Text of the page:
Our school is blessed to have an Art Teacher, Karli, who not only understands art, she also understands how to integrate technology into her curriculum for our students with special needs. Recently, she shared with me some great things they have been doing in the Young Adult Program with photography.
Here is what Karli has to say:
“The first class we discussed and looked at examples of famous photographs, digital photography, and how people use technology to change images. Students participated in an exercise and demonstration on how to take an photo using an IPad, how to steady your arms, and things to think about when choosing an object, scene, etc. Students then split up into small groups and took photos around the building and outside. When we regrouped at the end of the class, the students picked their top three images they wanted to edit for the following class. The second class, we reviewed the editing App InstaEditor, discussed and learned new vocabulary words like contrast, brightness, saturation, crop, frame, and filter, and then got to work changing the photos we picked!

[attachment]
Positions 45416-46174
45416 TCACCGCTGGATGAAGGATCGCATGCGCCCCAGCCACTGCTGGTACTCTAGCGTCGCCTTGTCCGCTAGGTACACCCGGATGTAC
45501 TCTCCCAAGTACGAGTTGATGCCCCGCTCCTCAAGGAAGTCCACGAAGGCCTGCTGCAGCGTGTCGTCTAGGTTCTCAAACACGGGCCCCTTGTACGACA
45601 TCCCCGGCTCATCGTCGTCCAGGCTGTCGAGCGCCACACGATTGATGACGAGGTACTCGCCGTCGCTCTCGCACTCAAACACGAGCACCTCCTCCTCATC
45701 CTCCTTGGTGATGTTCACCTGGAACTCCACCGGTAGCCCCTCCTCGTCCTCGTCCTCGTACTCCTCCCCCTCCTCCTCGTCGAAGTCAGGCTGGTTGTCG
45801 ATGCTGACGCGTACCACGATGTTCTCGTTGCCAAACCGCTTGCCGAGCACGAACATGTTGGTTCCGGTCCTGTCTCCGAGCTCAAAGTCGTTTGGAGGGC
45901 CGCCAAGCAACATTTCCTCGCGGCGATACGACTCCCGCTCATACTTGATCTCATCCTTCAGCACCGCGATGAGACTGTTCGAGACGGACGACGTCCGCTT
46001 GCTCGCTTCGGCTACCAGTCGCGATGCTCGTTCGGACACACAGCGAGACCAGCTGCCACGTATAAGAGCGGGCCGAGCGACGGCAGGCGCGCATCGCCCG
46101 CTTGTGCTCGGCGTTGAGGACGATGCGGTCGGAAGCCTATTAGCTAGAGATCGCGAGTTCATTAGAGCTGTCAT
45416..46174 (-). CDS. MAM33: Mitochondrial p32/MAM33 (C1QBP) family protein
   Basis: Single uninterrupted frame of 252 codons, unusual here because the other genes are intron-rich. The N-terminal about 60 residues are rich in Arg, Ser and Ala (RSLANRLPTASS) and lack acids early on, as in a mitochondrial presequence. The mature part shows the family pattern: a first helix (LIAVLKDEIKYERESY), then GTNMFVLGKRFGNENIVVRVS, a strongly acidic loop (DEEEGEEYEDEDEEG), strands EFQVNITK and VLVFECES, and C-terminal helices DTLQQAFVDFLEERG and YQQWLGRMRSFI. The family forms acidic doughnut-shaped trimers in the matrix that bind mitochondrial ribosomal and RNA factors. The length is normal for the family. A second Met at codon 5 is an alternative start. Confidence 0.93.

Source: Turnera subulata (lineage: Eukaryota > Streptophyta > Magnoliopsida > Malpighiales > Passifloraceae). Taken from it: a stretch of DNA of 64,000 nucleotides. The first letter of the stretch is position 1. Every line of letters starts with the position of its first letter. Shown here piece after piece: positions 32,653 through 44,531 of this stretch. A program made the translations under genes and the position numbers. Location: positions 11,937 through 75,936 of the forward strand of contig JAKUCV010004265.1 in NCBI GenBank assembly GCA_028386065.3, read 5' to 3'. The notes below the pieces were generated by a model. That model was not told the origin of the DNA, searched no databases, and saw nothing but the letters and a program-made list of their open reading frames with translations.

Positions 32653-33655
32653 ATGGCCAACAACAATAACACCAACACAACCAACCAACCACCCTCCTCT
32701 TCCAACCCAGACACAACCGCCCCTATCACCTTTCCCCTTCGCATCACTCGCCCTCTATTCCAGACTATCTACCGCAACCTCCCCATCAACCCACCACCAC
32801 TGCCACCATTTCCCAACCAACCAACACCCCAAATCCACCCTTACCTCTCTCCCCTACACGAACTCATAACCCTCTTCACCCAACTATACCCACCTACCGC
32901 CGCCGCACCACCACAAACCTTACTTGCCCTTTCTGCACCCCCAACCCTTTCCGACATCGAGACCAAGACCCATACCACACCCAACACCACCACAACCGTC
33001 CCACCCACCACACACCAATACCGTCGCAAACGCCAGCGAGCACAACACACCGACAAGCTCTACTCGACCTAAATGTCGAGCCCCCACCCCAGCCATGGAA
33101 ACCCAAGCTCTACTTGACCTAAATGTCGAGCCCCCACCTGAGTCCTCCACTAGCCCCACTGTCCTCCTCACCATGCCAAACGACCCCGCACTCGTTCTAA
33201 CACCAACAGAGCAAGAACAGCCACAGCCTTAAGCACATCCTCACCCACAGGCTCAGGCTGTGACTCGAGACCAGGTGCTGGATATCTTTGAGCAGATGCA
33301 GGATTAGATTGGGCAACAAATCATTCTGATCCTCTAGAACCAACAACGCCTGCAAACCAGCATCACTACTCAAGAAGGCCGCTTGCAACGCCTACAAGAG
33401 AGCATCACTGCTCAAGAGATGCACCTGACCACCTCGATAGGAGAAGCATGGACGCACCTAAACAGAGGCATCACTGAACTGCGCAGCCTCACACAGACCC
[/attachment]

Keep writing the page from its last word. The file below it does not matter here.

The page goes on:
It was so much fun working with the students on this project. It used the iPads in an age appropriate way, taught the students new skills, as well as endless art vocabulary and exploration. This project was 100% independent by the students with guided help through modeling on an example IPad. Also this gave the students complete freedom to change their photos in any way through making choices. Once they got the hang of it with their first photo, the students and staff took off! The photos are amazing!”
I love seeing activities like this, purposefully integrating technology as part of the lesson rather than simply an add-on.
Sure, the final masterpieces are great to look at. But in the processes, students are becoming masters themselves, developing skills in following directions, patience, waiting, language, and critical thinking. Most importantly, students feel a great sense of pride and increases in self-confidence with their finished works.
And that is what makes these works of art, well, priceless.
Mark Giufre (deTechtive1) 2013